Voted YES on allowing some lobbyist gifts to Congress.
A motion to table (kill) an amendment to clarify the application of the gift rule to lobbyists. Voting NAY would define employees of lobbying companies as registered lobbyists and therefore subject to the gift ban. Voting YEA would apply the gift ban only to specific people who registered as lobbyists.
Proponents of the amendment say to vote NAY on the tabling motion because:
Using the term "registered lobbyist'' will create a huge loophole. The Ethics Committee treats the actual listed lobbyists as registered lobbyists, but not the organization.
So, for example, a company can give a Senator free tickets to a show or a baseball game, as long as a lobbyist doesn't actually offer or handle them. If the lobbyist's secretary makes the call, that would be permitted.
If these companies can still give gifts, we won't have a real lobbyist gift ban. We won't be able to look the American people in the eye and say, "We just banned gifts from lobbyists,'' because we didn't.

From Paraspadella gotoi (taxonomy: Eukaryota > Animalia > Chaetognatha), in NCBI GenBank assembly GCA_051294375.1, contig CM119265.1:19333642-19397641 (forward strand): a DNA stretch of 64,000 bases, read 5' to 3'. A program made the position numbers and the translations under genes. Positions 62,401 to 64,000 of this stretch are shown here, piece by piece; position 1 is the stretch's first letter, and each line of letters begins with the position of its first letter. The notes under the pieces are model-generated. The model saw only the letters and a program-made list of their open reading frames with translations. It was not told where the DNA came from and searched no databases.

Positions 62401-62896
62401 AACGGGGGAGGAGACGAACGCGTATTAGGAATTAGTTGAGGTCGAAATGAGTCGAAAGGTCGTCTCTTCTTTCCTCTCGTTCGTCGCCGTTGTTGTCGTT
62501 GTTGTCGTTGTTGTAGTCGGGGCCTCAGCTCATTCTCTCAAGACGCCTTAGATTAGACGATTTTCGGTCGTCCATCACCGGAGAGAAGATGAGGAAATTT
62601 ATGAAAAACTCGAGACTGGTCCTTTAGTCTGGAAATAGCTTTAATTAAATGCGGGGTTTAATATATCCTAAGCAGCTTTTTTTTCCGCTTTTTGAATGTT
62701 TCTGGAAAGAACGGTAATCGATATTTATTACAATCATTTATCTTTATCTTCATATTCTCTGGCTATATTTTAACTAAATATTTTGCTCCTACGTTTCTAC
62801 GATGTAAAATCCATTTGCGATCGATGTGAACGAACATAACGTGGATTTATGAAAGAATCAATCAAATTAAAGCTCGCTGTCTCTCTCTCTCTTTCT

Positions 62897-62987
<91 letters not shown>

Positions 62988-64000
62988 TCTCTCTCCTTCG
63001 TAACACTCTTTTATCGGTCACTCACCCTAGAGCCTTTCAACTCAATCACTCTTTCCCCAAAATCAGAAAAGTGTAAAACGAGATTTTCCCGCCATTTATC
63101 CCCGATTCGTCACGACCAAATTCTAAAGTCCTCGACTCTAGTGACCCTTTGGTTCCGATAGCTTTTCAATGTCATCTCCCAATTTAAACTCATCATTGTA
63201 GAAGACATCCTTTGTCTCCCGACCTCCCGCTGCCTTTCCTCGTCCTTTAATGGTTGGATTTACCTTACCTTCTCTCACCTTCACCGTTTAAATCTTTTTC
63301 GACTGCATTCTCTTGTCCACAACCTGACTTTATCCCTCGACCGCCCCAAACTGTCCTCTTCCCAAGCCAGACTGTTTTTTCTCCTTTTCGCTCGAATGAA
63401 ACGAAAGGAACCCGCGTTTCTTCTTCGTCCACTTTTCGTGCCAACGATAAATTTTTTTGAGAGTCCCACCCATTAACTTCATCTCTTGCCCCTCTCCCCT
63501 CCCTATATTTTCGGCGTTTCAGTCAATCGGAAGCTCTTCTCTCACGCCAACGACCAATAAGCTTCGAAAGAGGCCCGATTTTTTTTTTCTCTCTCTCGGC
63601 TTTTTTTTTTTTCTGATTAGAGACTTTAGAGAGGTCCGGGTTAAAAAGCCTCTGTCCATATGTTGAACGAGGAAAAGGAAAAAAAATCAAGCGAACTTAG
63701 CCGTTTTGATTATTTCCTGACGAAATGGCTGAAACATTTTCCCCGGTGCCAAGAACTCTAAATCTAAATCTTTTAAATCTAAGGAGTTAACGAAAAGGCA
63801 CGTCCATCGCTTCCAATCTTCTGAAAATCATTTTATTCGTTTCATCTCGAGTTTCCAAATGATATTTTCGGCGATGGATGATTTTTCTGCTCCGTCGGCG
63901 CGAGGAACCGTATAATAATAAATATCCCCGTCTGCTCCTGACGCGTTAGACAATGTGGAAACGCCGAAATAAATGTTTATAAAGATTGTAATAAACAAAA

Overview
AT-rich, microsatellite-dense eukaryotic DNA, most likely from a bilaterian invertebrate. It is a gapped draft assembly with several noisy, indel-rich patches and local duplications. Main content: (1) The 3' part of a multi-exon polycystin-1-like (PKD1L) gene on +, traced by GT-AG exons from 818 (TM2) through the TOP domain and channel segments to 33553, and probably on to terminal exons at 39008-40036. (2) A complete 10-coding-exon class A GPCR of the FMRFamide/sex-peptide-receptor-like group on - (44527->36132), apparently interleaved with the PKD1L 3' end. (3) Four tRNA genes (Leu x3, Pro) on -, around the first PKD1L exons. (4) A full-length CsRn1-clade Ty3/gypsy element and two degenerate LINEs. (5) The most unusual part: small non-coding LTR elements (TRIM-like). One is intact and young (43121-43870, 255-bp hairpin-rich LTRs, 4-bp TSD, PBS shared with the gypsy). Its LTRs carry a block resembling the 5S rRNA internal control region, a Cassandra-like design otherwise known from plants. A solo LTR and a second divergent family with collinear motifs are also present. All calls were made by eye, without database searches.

Opponents of the amendment say to vote YEA on the tabling motion because:
I can tolerate not accepting gifts from lobbyists. But this amendment goes a step further which is problematic.
For example, I am a big fan of McDonald's. What about the kids working behind the counter? Would they be considered registered lobbyists because McDonald's has lobbyists? Would I not be able to go to lunch with my longtime friend who owns 12 McDonald's?
Every company in the Fortune 1000 employs a lobbyist, either a private firm or an in-house lobbyist. Under this amendment, every person who works for Exxon, Wal-Mart, Home Depot, and countless other businesses that employ lobbyists in Washington would be considered registered lobbyists.
If we want to ban the CEO and chairman of the board of the company from paying for a meal, or the head of a labor union, do that specifically. But this is so broadly developed I think it goes way beyond that.
Voted YES on establishing the Senate Office of Public Integrity.
An amendment to establish the Senate Office of Public Integrity. Voting YEA would establish the new office, and voting NAY would keep ethics investigations within the existing Senate Ethics Committee.